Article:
BOLGATANGA, The Most Reverend Alfred Agyenta, the Bishop of Navrongo-Bolgatanga Catholic Diocese, has urged stakeholders in education to effectively implement the Child Protection Policy to protect children, young people and vulnerable adults.

He said he did not agree with a section of the public who claim the contents of the child protection policy were alien to African culture adding that globalisation had brought the world closer together.

Bishop Agyenta said this when he opened a training workshop for stakeholders in education from the Northern and Upper East regions on the Child Protection Policy in Bolgatanga.

Participants involved the regional and district directors of education, and managers of the Catholic Education, Islamic and Presbyterian Education units.

It was organised by the Navrongo-Bolgatanga Diocese of the Catholic Church in partnership with World Vision Ghana, a child-welfare Non-Governmental Organisation.

The training was to sensitise participants on the policy and to ensure that they implemented it to help curb the spate of abuse in schools, homes and institutions.

Bishop Agyenta said the diocese had developed its own Child Policy Document, drawing its contents from the Child Protection and Family Welfare Document of the Gender Ministry and UNICEF.

He said it had also constituted Diocesan Child Safeguarding and Child Protection Teams to help address the phenomenon.

Bishop Agyenta said the Catholic Church had established 357 schools in the region made up of kindergartens, primary, junior and senior high schools and a training college to complement government’s effort at delivering quality education.

“As major stakeholders in education it is, therefore, very important to help ensure that we create a safer environment to protect our children, young people and the vulnerable adults to become more responsible leaders in future.

“It is in this light that the Catholic Church will continue to always complement government’s efforts at providing spiritual and moral formation to help nurture good values in our children to become more responsible citizens; for Knowledge without character is useless,” Bishop Agyenta said.

Presenting a report on the Catholic Education Unit schools in the diocese, Rev. Sister Bernardine Pemii, the Regional Manager of the Catholic Education Unit, said it was regrettable that teachers meted out inhuman abuses to children.

She cited instances where a school teacher asked a pupil to use the mouth to clean the blackboard and another where a nine- year-old pupil was asked by the teacher to carry 30 buckets of stones as his punishment.

Rev. Sister Pemii entreated the stakeholders to work hard towards ending such barbaric acts, saying such punishments could discourage many pupils from attending school.



SUNYANI, The World Bank will soon withdraw its grant support on water and sanitation to Ghana, Mr Charles Dzradosi, a Social Policy Specialist of UNICEF, has said.

This is because, for some years now, Ghana had not demonstrated any true political will to tackle sanitation problems in the country.

Mr Dzradosi was speaking during the Brong-Ahafo Regional launch of the 2016 Ghana District Table (DLT) in Sunyani.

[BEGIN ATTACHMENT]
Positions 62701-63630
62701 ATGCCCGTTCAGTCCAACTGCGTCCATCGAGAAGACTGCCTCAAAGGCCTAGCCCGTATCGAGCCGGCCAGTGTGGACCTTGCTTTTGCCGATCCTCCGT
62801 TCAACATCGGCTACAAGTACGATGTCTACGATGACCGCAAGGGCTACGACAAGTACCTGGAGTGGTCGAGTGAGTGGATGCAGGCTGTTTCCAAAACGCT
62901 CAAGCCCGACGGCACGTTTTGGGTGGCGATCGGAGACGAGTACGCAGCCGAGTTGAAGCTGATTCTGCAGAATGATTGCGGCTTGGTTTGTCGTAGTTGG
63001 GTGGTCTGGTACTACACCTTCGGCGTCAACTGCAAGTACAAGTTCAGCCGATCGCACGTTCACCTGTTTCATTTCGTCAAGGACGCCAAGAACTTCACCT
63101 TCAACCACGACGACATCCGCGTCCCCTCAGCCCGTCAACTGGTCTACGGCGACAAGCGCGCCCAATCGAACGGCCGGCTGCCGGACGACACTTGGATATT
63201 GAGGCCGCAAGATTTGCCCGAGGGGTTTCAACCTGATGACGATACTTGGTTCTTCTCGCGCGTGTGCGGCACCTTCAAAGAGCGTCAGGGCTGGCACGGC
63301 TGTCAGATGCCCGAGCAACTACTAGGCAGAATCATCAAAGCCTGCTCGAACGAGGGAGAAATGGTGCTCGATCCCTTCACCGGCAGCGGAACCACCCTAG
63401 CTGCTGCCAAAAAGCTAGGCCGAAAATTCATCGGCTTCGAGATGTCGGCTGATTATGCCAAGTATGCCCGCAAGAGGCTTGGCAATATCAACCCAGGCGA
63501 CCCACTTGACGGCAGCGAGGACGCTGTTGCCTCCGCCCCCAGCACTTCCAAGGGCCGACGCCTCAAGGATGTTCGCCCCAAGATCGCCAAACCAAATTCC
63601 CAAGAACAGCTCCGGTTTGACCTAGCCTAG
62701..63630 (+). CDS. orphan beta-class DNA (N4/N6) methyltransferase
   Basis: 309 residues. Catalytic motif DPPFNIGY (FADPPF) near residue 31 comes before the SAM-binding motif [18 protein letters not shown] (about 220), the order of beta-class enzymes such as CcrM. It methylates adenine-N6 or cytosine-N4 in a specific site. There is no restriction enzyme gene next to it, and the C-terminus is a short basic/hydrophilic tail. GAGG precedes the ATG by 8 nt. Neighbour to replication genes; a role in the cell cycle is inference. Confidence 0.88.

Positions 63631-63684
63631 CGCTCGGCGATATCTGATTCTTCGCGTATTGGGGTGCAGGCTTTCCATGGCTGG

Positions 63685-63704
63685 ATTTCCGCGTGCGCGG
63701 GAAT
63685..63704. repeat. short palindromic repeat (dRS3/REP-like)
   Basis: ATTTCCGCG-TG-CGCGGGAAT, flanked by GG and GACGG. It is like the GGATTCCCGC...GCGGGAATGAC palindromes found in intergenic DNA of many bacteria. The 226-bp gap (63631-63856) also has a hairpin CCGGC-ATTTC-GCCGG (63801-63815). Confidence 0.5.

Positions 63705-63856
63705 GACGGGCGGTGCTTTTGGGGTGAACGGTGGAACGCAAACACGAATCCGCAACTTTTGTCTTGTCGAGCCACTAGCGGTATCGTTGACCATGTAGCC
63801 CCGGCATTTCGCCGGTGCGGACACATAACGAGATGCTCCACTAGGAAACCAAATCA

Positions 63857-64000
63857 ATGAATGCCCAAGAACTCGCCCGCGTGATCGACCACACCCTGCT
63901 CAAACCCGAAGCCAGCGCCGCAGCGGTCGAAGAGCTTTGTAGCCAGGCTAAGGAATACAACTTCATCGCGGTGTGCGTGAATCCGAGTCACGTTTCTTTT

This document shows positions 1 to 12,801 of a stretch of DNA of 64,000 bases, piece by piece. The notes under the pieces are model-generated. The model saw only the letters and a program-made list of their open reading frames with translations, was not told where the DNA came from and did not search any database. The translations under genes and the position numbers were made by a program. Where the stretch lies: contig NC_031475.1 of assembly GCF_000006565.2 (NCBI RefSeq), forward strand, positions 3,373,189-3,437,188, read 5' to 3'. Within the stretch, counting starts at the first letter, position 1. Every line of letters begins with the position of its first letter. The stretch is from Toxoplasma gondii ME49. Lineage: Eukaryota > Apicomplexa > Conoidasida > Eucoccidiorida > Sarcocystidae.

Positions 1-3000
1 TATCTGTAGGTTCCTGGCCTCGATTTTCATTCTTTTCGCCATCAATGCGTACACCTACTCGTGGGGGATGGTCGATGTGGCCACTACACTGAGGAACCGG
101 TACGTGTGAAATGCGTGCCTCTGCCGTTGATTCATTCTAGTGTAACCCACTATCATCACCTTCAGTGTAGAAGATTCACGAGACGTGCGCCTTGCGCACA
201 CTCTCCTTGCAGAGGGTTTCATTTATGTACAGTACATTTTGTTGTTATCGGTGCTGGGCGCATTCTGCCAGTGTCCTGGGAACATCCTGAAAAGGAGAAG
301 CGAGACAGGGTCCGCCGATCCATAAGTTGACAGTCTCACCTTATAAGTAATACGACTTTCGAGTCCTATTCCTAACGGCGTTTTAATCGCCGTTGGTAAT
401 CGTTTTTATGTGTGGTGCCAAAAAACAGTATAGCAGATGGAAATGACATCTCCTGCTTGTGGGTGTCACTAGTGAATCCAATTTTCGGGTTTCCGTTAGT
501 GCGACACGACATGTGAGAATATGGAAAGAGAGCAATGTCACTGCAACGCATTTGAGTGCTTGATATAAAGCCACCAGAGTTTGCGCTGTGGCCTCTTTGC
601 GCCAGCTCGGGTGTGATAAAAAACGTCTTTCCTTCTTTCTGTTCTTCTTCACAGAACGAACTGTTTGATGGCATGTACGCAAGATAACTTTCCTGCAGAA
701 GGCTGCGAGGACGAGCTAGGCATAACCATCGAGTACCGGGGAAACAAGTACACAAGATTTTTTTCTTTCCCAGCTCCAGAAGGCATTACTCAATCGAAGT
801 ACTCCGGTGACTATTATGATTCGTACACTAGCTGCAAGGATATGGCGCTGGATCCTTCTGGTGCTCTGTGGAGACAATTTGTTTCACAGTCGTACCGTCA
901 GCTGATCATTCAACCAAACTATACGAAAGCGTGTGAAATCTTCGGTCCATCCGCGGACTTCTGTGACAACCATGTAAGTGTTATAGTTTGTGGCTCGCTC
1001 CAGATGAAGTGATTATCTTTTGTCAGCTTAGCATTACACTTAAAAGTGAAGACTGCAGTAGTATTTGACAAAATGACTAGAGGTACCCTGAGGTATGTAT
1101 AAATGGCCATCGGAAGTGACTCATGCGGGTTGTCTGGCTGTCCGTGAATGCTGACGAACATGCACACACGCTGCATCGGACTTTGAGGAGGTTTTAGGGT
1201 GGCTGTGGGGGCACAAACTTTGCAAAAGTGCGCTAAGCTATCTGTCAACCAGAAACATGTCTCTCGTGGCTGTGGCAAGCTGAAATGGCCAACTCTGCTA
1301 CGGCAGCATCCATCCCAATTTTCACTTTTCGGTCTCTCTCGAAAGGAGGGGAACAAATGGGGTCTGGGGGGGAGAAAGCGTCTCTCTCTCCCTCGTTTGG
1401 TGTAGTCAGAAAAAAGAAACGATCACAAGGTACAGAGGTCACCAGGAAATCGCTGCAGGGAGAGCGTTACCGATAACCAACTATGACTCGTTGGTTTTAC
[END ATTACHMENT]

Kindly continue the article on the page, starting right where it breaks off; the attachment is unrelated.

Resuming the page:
The DLT is a simple ranking tool showing national progress towards delivering development across the country’s 216 districts.

Mr Dzradosi said the World Bank did not understand why open defecation must still persist in the country despite its continuous assistance to eradicate the unhygienic practice.

He said the World Bank was also not happy that many Ghanaians still lacked access to basic sanitary facilities, particularly household toilets.

Mr Dzradosi said a directive was required from the Ministry of Local Government and Rural Development to push metropolitan, municipal and district assemblies (MMDAs) to tackle the issue of sanitation in a more proactive manner.

MMDAs must strictly enforced sanitation bye-laws and also ensure that enough public toilets are provided for the citizens, he said.


Syrians Finding Refuge in Africa as War at Home Grinds on

ACCRA -As desperate Syrians flee the devastating war in their country, some are finding refuge in sub-Saharan Africa, including Ghana.

One imam from Aleppo, Abdul Ghani Bandenjki, first visited Ghana in 2006 after being invited to officiate at prayers during the Ramadan holy month. When fighting broke out in Syria five years later, Bandenjki decided to return to this West African nation more than 3,000 miles (4,825 kilometers) away.

Now the 42-year-old tutors Quranic students outside the capital, Accra. What was once a temporary solution for his family has started to look permanent, though adjusting hasn’t been easy.

“We just want the war to end so that one day we can go back to our country,” Bandenjki said in Arabic.

As millions fled Syria, his brothers and sisters left for nearby Turkey and Lebanon. Other family members scattered across Europe. His father, however, refused to leave, and he said his mother died of grief three days after a bomb destroyed their family home.

Bandenjki’s journey with his wife and four children has been the longest. He stays in touch with his surviving relations as best as he can.